Foods to boost zinc

How much?

The recommended daily intake (RDI) for adults is:

women     8mg

men    14mg

Vegetarians need to take care:

Zinc absorption is lower from vegetarian diets, so intakes need to be 50 per cent higher for people not eating meat: that’s up to 12mg for women and 21mg for men.

Why we need it

Zinc has numerous functions within our bodies: it’s essential for growth and development and to maintain a healthy immune system.

How to get it

Meat is a good source of zinc, with darker meat being a richer source. Other sources include dairy products, eggs and some seafoods, nuts, seeds, whole grains and dark leafy vegetables. Each of these will provide around 1mg of zinc.

Each of these will provide around 1mg of zinc:

  • ½ oyster
  • 1½ tablespoons pumpkin seeds
  • ¾ cup cooked brown rice
  • 2 slices grainy bread
  • 20g beef steak
  • 100g tofu

What are the health benefits of zinc?

Zinc is vital for a healthy immune system, correctly synthesizing DNA, promoting healthy growth during childhood, and healing wounds.

The following are some of the health benefits of zinc:

1) Zinc and regulating immune function

According to the European Journal of Immunology, the human body needs zinc to activate T lymphocytes (T cells).

T cells help the body in two ways:

  1. controlling and regulating immune responses
  2. attacking infected or cancerous cells

Zinc deficiency can severely impair immune system function.

According to a study published in the American Journal of Clinical Nutrition, “zinc-deficient persons experience increased susceptibility to a variety of pathogens.”

2) Zinc for treating diarrhea

According to the World Health Organization, diarrhea kills an astonishing 1.6 million children under 5 every year. Zinc pills may help reduce diarrhea.

A PLoS Medicine study, which “followed a nationwide public health campaign to increase zinc use for childhood diarrhea in Bangladesh,” confirmed that a 10-day course of zinc tablets is effective at treating diarrhea and also helps prevent future bouts of the condition.

3) Zinc effects on learning and memory

Research conducted at the University of Toronto and published in the journal Neuron suggested that zinc has a crucial role in regulating how neurons communicate with one another, affecting how memories are formed and how we learn.

4) Zinc to treat the common cold

Zinc lozenges were found to shorten the duration of common cold episodes by up to 40 percent in a study published in the Open Respiratory Medicine Journal.

In addition, a Cochrane review concluded that taking “zinc (lozenges or syrup) is beneficial in reducing the duration and severity of the common cold in healthy people, when taken within 24 hours of onset of symptoms.”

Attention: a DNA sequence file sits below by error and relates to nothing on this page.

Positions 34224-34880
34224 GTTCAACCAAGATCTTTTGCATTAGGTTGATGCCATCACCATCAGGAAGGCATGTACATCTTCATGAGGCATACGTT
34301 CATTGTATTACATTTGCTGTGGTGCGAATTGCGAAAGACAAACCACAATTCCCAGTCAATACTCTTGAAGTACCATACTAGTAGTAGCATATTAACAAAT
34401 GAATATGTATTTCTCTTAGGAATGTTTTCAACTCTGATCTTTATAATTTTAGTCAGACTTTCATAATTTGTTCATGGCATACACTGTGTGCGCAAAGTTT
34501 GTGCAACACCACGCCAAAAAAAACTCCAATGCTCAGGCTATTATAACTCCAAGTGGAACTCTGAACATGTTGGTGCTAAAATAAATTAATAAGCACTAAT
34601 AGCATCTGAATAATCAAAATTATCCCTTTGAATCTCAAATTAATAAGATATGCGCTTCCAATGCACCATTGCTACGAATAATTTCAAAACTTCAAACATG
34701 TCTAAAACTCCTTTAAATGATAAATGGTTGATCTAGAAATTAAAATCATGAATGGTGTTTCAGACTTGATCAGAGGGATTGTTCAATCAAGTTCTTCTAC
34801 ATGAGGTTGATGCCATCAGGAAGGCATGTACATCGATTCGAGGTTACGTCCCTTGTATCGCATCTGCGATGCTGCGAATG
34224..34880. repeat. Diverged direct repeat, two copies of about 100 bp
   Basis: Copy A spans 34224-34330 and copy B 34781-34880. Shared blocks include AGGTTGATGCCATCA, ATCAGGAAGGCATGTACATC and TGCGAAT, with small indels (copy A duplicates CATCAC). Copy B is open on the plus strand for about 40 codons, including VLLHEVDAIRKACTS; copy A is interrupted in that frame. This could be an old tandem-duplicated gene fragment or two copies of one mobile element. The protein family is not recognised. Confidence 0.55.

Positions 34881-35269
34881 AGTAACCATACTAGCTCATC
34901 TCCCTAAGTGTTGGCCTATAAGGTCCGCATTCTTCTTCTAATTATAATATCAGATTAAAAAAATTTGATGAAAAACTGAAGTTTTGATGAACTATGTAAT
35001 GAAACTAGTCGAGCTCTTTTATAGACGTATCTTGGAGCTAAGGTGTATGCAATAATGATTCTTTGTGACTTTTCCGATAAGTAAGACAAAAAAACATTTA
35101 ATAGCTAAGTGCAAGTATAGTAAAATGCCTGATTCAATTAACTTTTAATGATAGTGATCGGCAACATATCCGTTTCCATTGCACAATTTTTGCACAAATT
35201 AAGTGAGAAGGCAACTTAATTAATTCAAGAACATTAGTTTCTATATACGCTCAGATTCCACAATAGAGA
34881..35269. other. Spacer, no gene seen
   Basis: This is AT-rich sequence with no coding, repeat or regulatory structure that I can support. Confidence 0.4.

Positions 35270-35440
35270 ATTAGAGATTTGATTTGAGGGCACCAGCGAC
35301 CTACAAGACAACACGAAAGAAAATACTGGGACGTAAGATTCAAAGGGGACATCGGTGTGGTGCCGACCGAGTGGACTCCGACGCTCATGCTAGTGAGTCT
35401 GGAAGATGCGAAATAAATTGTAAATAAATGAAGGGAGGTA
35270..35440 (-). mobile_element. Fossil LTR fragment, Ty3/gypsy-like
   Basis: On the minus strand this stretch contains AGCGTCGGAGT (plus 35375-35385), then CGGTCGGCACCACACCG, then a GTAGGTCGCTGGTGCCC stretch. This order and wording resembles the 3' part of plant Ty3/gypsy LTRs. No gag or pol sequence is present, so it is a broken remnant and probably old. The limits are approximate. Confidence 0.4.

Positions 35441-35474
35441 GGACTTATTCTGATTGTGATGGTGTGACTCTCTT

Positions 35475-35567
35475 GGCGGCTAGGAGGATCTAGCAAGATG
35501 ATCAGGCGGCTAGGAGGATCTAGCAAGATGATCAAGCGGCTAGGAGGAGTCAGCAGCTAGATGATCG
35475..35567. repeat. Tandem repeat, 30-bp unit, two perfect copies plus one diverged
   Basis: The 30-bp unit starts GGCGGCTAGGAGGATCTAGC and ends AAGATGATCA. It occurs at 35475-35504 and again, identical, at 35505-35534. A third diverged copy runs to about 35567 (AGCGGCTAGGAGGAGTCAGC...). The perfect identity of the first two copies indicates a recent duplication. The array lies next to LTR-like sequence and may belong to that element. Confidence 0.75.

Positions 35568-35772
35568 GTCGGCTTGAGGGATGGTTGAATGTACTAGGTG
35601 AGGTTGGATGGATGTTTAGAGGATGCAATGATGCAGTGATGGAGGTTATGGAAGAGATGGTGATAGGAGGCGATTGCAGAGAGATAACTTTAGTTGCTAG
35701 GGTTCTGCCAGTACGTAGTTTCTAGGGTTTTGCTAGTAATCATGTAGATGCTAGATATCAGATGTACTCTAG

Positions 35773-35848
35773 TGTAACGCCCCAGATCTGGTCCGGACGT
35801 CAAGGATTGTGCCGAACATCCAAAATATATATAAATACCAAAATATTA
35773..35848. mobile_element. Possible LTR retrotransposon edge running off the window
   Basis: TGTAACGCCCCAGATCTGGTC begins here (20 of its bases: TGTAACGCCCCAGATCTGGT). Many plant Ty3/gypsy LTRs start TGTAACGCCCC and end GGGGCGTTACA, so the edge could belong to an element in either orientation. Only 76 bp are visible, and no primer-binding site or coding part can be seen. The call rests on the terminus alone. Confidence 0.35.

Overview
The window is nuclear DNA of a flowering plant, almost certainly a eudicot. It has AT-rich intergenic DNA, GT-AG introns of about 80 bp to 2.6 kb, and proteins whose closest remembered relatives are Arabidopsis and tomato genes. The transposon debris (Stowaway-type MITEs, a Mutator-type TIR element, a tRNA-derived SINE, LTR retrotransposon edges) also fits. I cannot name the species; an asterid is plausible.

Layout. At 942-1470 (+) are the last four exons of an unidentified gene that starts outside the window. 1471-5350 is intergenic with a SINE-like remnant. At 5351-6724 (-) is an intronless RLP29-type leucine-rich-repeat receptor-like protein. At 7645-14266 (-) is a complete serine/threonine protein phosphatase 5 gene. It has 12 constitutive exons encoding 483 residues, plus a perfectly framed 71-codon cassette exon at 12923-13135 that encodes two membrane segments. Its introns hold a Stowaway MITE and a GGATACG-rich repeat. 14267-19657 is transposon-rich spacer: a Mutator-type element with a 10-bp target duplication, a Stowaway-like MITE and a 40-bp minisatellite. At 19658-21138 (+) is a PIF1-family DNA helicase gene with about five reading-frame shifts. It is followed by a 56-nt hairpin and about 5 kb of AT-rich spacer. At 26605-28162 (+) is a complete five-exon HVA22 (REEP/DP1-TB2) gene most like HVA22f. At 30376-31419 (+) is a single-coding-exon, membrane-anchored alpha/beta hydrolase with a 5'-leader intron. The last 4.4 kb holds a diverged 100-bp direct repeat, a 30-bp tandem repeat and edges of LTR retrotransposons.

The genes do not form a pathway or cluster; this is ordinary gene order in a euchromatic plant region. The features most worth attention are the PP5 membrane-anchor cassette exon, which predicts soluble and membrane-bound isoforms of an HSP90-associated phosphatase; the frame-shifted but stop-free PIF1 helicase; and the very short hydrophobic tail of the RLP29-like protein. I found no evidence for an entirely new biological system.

5) Zinc’s role in wound healing

Zinc plays a role in maintaining skin integrity and structure. Patients experiencing chronic wounds or ulcers often have deficient zinc metabolism and lower serum zinc levels. Zinc is often used in skin creams for treating diaper rash or other skin irritations.

A Swedish study that analysed zinc in wound healing concluded, “topical zinc may stimulate leg ulcer healing by enhancing re-epithelialization, decreasing inflammation and bacterial growth. When zinc is applied on wounds, it not only corrects a local zinc deficit but also acts pharmacologically.”

However, research has not consistently shown that use of zinc sulfate in patients with chronic wounds or ulcers is effective at improving healing rate.

6) Zinc and decreased risk of age-related chronic disease

A study from researchers at Oregon State University have found that improving zinc status through diet and supplementation may reduce the risk of inflammatory diseases. It has been known for decades that zinc has a significant role in immune function. Deficiency has been linked to increased inflammation in chronic disease and triggering new inflammatory processes.

8) Zinc for preventing age-related macular degeneration (AMD)

Zinc prevents cellular damage in the retina, which helps in delaying the progression of AMD and vision loss, according to a study published in the Archives of Ophthalmology.

9) Zinc and fertility

Several studies and trials have linked poor zinc status with low sperm quality. For example, one study in the Netherlands found that subjects had a higher sperm count after zinc sulfate and folic acid supplementation. In another study, researchers concluded that poor zinc intake may be a risk factor for low quality of sperm and male infertility.

10) Other possible zinc benefits

Zinc may also be effective for the treatment of:

  • acne – one study, published in JAMA, showed promising results of zinc sulfate for the treatment of acne
  • attention deficit hyperactivity disorder (ADHD)
  • osteoporosis
  • preventing and treating pneumonia
Did you know? Eating high amounts of zinc from foods doesn’t appear to have any ill effects, but high intakes from supplements can cause stomach cramps, depress immune function and reduce absorption of copper and iron.
Author: Rose Carr.

2017-07-14 13:21:28

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